Fed Hikes Rate by Half-Point, Signals More to Come
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WASHINGTON — The Federal Reserve reinforced its inflation fight Dec. 14 by raising its key interest rate for the seventh time this year and signaling more hikes to come. But the Fed announced a smaller hike than it had in its past four meetings at a time when inflation is showing signs of easing.
The Fed boosted its benchmark rate a half-point to a range of 4.25% to 4.5%, its highest level in 15 years. Though lower than its previous three-quarter-point hikes, the latest move will further heighten the costs of many consumer and business loans and the risk of a recession.
The policymakers also forecast that their key short-term rate will reach a range of 5% to 5.25% by the end of 2023. That suggests that the Fed is prepared to raise its benchmark rate by an additional three-quarters of a point and leave it there until the end of next year. Some economists had expected that the Fed would project only an additional half-point increase.
“The inflation data in October and November show a welcome reduction,” Chair Jerome Powell said at a news conference. “But it will take substantially more evidence to give confidence that inflation is on a sustained downward path.”
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The prospect of higher-than-expected borrowing rates disappointed Wall Street. Investors immediately sent stock prices falling.
The latest rate hike was announced one day after an encouraging report showed that inflation in the United States slowed in November for a fifth straight month. The year-over-year increase of 7.1%, though still high, was sharply below a recent peak of 9.1% in June.
In its updated forecasts, the Fed’s policymakers predicted slower growth and higher unemployment for next year and 2024. The unemployment rate is envisioned to jump to 4.6% by the end of 2023, from 3.7% currently. That would mark a significant increase in joblessness that typically would reflect a recession.
Consistent with a sharp slowdown, the officials also projected that the economy will barely grow next year, expanding just 0.5%, less than half the forecast it had made in September.
In recent weeks, Fed officials have indicated that they see some evidence of progress in their drive to defeat the worst inflation bout in four decades and to bring inflation back down to their 2% annual target. The national average for a gallon of regular gas, for example, has tumbled from $5 in June to $3.21.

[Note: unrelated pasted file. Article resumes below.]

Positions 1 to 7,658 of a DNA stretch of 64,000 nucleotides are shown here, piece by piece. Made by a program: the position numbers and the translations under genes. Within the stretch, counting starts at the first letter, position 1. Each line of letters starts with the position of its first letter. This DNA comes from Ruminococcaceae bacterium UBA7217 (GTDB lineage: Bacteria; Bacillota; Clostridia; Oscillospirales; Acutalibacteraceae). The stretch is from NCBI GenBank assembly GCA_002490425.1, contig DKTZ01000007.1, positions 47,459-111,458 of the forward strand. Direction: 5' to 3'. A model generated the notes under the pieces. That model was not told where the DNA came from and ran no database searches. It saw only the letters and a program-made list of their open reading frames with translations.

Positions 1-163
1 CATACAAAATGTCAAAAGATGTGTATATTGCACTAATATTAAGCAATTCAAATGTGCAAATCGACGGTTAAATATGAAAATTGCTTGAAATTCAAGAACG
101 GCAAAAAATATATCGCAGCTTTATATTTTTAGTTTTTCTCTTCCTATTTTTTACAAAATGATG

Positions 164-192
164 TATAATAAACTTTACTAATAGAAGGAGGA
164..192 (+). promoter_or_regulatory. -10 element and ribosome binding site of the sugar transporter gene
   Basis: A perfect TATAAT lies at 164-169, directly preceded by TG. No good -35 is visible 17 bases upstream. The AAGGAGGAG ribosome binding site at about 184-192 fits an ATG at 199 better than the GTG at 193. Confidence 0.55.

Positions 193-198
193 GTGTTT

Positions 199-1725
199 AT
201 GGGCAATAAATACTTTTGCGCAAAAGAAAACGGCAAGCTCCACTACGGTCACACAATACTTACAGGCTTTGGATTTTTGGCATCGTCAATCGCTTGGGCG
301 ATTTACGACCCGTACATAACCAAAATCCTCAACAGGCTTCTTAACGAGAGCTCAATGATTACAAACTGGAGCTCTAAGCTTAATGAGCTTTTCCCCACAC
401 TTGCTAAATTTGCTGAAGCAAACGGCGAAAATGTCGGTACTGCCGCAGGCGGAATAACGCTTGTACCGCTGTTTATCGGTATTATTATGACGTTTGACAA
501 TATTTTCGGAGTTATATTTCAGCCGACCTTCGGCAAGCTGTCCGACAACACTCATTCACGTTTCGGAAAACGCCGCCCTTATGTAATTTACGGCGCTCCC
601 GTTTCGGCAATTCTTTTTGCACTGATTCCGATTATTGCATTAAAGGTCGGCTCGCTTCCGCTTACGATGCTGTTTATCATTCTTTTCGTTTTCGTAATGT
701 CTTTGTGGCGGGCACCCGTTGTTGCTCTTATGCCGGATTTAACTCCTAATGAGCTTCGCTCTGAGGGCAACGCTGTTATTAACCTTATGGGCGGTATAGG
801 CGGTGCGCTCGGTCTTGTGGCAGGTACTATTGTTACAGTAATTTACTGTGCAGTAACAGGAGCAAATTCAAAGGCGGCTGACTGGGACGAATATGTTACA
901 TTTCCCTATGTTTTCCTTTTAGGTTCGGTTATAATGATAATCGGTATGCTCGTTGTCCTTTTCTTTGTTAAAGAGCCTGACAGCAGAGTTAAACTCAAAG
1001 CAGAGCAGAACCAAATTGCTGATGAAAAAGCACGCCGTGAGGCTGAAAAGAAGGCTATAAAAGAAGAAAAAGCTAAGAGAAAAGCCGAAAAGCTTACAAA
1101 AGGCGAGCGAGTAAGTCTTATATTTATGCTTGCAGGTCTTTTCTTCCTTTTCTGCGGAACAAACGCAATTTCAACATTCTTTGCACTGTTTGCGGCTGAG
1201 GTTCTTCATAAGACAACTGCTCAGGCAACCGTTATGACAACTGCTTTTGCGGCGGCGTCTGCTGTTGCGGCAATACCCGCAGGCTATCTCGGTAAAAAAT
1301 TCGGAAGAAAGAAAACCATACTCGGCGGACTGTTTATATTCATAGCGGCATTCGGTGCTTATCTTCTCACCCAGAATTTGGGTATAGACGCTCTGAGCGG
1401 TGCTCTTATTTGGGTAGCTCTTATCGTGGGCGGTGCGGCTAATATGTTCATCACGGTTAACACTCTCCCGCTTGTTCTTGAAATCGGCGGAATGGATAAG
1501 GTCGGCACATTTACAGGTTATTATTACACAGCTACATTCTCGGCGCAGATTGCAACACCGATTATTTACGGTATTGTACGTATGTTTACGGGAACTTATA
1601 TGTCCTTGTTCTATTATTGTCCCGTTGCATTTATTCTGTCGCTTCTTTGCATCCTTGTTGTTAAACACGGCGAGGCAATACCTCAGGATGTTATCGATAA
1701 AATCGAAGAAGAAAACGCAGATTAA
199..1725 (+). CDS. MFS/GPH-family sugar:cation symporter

Many supply chains are no longer clogged, thereby helping reduce goods prices. The better-than-expected November inflation data showed that the prices of used cars, furniture and toys all declined last month.
Travelers check in at an airline ticket counter at O'Hare International Airport in Chicago. (Nam Y. Huh/Associated Press)
So did the costs of services from hotels to airfares to car rentals. Rental and home prices are falling, too, though those declines have yet to feed into the government’s data.
And one measure the Fed tracks closely — “core” prices, which exclude volatile food and energy costs for a clearer snapshot of underlying inflation — rose only slightly for a second straight month.
Inflation has also eased slightly in Europe and the United Kingdom, leading analysts to expect the European Central Bank and the Bank of England to slow their pace of rate hikes at their meetings Dec. 15. Both are expected to raise rates by half a point to target still painfully high price spikes after big three-quarter-point increases.
Inflation in the 19 countries using the euro currency fell to 10% from 10.6% in October, the first decline since June 2021. The rate is so far above the bank’s 2% goal that rate hikes are expected to continue into next year. Britain’s inflation also eased from a 41-year record of 11.1% in October to a still-high 10.7% in November.
At the Fed, Powell has made clear that the central bank isn’t close to declaring victory over high inflation. Fed officials will likely want to see further moderate inflation readings before they would be comfortable suspending their rate hikes.
One reason for caution is that inflation gauges can sometimes reignite after initially slowing. In 2021, for example, core price increases slowed for a couple of months in the summer before accelerating again and reaching new heights.
Shoppers pick out items at a grocery store in Glenview, Ill. (Nam Y. Huh/Associated Press)
Cumulatively, the Fed’s hikes have led to much costlier borrowing rates for consumers as well as companies, ranging from mortgages to auto and business loans. The hikes have sent home sales plummeting and are starting to reduce rents on new apartments, a leading source of high inflation.
The officials have said they want rates to reach “restrictive” levels that slow growth and hiring and bring inflation down to their annual target of 2%. Worries have grown that the Fed is raising rates so much in its drive to curb inflation that it will trigger a recession next year.
The policymakers have stressed that more important than how fast they raise rates is how long they keep them at or near their peak. Wall Street investors are betting that the Fed will reverse course and start cutting rates before the end of next year.
Powell’s biggest focus has been on services prices, which he has said are likely to stay persistently high. In part, that’s because sharp increases in wages are becoming a key contributor to inflation. Services companies, like hotels and restaurants, are particularly labor-intensive. And with average wages growing at a brisk 5%-6% a year, price pressures keep building in that sector of the economy.
— AP Business Writer David McHugh contributed to this report from Frankfurt, Germany.
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